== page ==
[:community/neighborhood {:db/id 17592186045459}]
  [:community/url "http://blog.seattlepi.com/ballard/"]
  [:community/name "At Large in Ballard"]))
nil

Here we see that the community name has been reset to "At Large in Ballard", and that my user name was included in the transaction.

Conclusion

The notion of time is built into Datomic. Datomic provides functions for retrieving a database value "since" or "as of" a given time. This enables powerful features such as to easily retrieve the individual changes made since a given time.

Schemas in Datomic controls only the attributes, not the entities. There are no restrictions on what attributes can be added to an entity. This gives the developer a welcome flexibility, at the same time as it provides just enough structure.

Transactions are regular entities in Datomic. Together with the flexible schema, this makes it trivial to add any kind of data to each transaction, such as who made the change, why it was changed, using which client, and where the data comes from.

References

Thanks to Stuart Halloway and Jonas Enlund for inspiring code examples.

This Post Has 4 Comments

  1. Paul Evans

    Thanks for this post Ulrik. Couple questions if that’s okay:
    * Why in the last output does the :db/txInstant appear with the audit-user entity, but not with the community entity? (or, why does it show at all with the audit-user entity?)
    * What about retractions. I.e., if instead of renaming the community entity, what if you retracted it? Would that knowledge reflect in the (-> (db/conn) (d/since …) (d/datoms :eavt)) call?

    1. Ulrik Sandberg

      Very good questions, Paul. Here’s my take on them.

      > Why in the last output does the :db/txInstant appear with the audit-user entity, but not with the community entity? (or, why does it show at all with the audit-user entity?)

      The first entity in the sequence you refer to is actually the transaction entity. Every transaction gets an entity created for it. It’s the transaction entity that holds the time in Datomic, so the :db/instant attribute is always connected to that. What I did was connect also the :audit/user attribute to the transaction entity. I did that with the code in the second snippet in the Provenance section:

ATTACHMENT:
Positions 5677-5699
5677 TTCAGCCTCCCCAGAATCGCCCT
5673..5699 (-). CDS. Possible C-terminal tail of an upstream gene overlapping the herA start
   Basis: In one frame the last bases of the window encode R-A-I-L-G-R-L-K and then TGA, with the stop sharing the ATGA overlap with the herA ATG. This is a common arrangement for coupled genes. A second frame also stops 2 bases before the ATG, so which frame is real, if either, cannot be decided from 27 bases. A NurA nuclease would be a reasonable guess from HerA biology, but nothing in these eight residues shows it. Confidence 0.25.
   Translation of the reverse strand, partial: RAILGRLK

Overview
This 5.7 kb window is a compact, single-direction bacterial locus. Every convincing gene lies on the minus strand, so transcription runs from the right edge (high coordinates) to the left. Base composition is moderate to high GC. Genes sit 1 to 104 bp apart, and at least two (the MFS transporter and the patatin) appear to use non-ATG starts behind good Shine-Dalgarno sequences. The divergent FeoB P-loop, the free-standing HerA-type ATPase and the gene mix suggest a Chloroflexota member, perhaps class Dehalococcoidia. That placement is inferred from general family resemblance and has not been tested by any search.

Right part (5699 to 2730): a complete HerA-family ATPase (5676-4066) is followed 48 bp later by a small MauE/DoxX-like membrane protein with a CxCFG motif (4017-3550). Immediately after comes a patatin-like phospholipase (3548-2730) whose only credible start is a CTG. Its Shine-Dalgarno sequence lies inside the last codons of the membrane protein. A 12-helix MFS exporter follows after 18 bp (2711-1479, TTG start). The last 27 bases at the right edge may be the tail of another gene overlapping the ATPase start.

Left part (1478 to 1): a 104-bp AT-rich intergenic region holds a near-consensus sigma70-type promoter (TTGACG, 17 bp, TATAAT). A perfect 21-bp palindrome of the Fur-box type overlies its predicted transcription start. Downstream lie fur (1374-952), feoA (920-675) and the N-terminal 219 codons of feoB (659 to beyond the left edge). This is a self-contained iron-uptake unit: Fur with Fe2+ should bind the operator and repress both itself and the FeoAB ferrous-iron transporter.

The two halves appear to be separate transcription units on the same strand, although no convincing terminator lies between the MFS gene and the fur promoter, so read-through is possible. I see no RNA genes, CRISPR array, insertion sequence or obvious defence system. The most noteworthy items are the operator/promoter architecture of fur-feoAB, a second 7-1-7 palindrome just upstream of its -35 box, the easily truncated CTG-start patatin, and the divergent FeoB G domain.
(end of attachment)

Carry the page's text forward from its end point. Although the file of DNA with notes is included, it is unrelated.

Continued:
[:db/add (d/tempid :db.part/tx) :audit/user “ulsa” ]]

      Note that the id is created in the :db.part/tx partition. That tells Datomic to add the attribute and value on the transaction entity for the transaction itself.

      > What about retractions. I.e., if instead of renaming the community entity, what if you retracted it? Would that knowledge reflect in the (-> (db/conn) (d/since …) (d/datoms :eavt)) call?

      No, it wouldn’t directly reflect that. The datoms function shows the index as it is now, and retractions are facts that have been removed, and thus are not included in the index. However, it will show the transaction entity of the retraction, since the transaction itself was a new fact.

      If you want to see the complete history of the database, you can use the history function. It will give you a special database containing all assertions and retractions across time. You can feed that database into datoms, extract the entity ids, and the result will contain the id of the entity which had its attribute retracted.

      (-> (db conn) (d/since …) d/history (d/datoms :eavt))

  2. Lars Jägare

    Really nice post Ulrik!
    In order to fullfil the requirement to list all changes since a given time and also see who did the change there is one more query needed to make use of the metadata you added to the transaction. Here you got it:

    (pprint (seq (q ‘[:find ?c ?n ?txInstant ?who
    :in $ ?since
    :where
    [?tx :db/txInstant ?txInstant]
    [?tx :audit/user ?who]
    [ (.after ?txInstant ?since)]
    [?c :community/name ?n ?tx]
    ] (db conn) #inst “2016-04-19T14:48:42.000-00:00”)))

    Giving the output (with a timestamp of today, when I verified it):

    ([17592186045457
    “At Large in Ballard moddad”
    #inst “2016-04-19T14:48:42.217-00:00”
    “ulsa”])

    Cheers /Lars

    1. Ulrik Sandberg

      You’re right. Thanks for calling me out and going the final stretch.